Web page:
2017-18 College Basketball Season Preview: Impact Transfers

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Beginning in September and running up until November 10th, the first day of the season, College Basketball Talk will be unveiling the 2017-2018 NBCSports.com college hoops preview package.

MORE: 2017-18 Season Preview Coverage | Conference Previews | Preview Schedule

1. Malik Newman and Sam Cunliffe, Kansas (via Mississippi State and Arizona State): Former McDonald’s All-American Malik Newman is the big name here as he’ll become a major factor shooting the ball for Kansas as a starting guard. If Newman can also handle the ball besides Devonte’ Graham then he’ll elevate his pro stock as well. Cunliffe joins the Jayhawks at semester break as the flashy wing is talented but prone to stretches of inconsistent play.

2. Cameron Johnson, North Carolina (via Pitt): Landing the 6-foot-7 Johnson was a major coup for the Tar Heels as the former Pitt wing is the rare graduate transfer with two years of eligibility remaining. Attempting to replace Justin Jackson’s production for North Carolina, Johnson averaged 11.9 points and 4.5 rebounds per game while shooting 41 percent from three-point range last season. Already familiar with the ACC, Johnson’s addition keeps the Tar Heels firmly near the top of the national rankings.

3. Cane Broome, Cincinnati (via Sacred Heart): Sitting out last season due to NCAA transfer rules, the 6-foot-1 Broome provides a valuable scoring punch to Cincinnati. Top 10 in the nation in scoring at 23.1 points per game during his sophomore season, Broome enters a Bearcat lineup that is talented and experienced as he could be the extra scorer this team needs to make the second weekend of the NCAA tournament.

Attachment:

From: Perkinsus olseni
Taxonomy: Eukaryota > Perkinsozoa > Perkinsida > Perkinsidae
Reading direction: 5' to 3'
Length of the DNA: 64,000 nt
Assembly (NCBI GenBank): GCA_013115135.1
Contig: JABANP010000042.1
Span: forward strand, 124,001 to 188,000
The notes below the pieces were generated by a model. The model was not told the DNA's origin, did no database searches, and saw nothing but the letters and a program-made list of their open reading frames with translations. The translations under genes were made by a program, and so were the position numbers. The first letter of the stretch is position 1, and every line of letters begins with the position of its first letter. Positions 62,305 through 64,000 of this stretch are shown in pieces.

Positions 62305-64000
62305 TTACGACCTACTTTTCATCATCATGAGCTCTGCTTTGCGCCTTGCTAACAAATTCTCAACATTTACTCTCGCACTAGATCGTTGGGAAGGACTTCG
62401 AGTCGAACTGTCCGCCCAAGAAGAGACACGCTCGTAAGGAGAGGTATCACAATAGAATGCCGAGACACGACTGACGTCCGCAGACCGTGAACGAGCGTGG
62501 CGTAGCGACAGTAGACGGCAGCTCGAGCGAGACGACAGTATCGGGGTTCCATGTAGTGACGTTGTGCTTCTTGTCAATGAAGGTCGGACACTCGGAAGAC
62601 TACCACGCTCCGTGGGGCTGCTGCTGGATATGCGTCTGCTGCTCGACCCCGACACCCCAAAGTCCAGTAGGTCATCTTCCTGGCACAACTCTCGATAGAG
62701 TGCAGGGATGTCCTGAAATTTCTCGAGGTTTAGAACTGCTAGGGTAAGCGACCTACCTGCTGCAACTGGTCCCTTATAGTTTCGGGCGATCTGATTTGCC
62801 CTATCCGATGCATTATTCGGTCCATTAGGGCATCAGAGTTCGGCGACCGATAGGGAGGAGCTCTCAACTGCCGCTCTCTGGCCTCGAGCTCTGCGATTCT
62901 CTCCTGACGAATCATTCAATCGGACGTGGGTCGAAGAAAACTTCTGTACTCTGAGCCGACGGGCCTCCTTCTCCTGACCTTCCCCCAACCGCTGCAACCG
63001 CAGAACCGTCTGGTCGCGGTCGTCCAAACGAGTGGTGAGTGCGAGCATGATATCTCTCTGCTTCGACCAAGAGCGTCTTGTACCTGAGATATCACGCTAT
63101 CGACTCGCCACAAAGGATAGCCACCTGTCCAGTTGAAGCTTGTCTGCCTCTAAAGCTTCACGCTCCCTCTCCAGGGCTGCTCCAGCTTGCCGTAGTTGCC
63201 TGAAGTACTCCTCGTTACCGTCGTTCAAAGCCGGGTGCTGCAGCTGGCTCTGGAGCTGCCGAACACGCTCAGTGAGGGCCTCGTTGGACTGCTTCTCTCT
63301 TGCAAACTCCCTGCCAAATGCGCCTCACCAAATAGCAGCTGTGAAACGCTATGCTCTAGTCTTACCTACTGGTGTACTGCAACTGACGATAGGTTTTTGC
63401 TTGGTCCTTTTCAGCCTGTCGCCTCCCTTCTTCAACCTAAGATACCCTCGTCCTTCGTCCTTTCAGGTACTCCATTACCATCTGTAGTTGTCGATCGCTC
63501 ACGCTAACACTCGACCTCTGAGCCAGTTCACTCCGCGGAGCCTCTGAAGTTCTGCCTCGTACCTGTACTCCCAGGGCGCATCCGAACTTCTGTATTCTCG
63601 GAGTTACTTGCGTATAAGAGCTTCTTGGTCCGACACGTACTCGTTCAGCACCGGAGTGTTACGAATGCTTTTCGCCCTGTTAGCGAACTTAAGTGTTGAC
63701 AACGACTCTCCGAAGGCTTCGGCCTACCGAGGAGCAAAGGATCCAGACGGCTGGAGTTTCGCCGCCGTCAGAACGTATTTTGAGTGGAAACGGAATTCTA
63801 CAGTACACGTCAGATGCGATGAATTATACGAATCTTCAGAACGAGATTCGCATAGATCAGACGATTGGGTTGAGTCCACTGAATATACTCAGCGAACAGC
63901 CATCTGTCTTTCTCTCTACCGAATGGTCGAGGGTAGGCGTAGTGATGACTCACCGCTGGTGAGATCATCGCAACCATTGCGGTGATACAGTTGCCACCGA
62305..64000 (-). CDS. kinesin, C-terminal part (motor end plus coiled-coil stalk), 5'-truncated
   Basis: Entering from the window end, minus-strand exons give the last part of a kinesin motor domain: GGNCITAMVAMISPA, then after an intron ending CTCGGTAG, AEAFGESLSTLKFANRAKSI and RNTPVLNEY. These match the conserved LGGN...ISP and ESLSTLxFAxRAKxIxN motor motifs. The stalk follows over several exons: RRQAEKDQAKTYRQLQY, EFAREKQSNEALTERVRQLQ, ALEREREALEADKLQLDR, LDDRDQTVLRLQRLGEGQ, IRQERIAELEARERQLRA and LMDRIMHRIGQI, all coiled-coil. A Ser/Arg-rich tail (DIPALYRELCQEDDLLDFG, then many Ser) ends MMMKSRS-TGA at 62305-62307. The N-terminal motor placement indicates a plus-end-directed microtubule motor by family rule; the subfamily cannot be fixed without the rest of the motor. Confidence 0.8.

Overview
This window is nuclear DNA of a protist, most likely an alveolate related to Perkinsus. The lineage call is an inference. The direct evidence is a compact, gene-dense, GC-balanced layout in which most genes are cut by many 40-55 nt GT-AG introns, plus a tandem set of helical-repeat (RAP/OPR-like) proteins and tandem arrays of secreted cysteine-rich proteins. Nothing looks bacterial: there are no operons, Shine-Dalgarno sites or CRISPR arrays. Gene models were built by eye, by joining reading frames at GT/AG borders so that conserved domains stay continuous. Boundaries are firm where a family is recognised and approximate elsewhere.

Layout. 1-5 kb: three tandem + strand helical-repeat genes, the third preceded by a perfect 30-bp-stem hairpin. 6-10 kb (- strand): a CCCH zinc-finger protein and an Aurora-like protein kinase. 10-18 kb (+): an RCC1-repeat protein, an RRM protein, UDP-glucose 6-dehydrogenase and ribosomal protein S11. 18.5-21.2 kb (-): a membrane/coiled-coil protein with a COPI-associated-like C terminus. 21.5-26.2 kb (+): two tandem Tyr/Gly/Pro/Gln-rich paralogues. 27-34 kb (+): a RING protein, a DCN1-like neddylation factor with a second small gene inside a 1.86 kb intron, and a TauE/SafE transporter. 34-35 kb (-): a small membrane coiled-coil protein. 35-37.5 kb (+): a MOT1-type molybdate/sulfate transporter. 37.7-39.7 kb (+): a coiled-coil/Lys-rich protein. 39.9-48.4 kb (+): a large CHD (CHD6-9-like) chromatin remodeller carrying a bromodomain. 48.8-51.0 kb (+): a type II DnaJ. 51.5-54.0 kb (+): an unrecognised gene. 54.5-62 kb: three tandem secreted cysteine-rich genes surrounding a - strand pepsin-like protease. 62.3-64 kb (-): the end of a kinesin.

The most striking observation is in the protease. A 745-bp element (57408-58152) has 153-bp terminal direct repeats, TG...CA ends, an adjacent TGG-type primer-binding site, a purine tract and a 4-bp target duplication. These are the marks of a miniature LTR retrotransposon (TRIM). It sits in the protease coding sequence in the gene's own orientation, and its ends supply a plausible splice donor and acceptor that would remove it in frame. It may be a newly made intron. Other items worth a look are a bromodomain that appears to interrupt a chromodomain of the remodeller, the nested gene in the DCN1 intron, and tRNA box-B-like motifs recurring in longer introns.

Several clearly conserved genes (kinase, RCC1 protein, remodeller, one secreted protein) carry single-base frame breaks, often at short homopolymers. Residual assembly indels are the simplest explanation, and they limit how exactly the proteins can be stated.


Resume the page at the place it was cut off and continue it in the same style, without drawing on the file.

4. Elijah Brown, McKyle McIntosh and Paul White, Oregon (via New Mexico, Illinois State and Georgetown): Plenty of familiar faces are gone from last season’s Final Four team at Oregon but head coach Dana Altman reloads at multiple spots. Elijah Brown, the son of former NBA head coach Mike Brown, is an experienced player at 6-foot-4 as he should be counted on as one of the team’s leading scorers. The 6-foot-7 McIntosh was a versatile wing forward who was one of Illinois State’s best players last season while former four-star recruit Paul White finally gets to play after sitting out to due injury and transfer rules.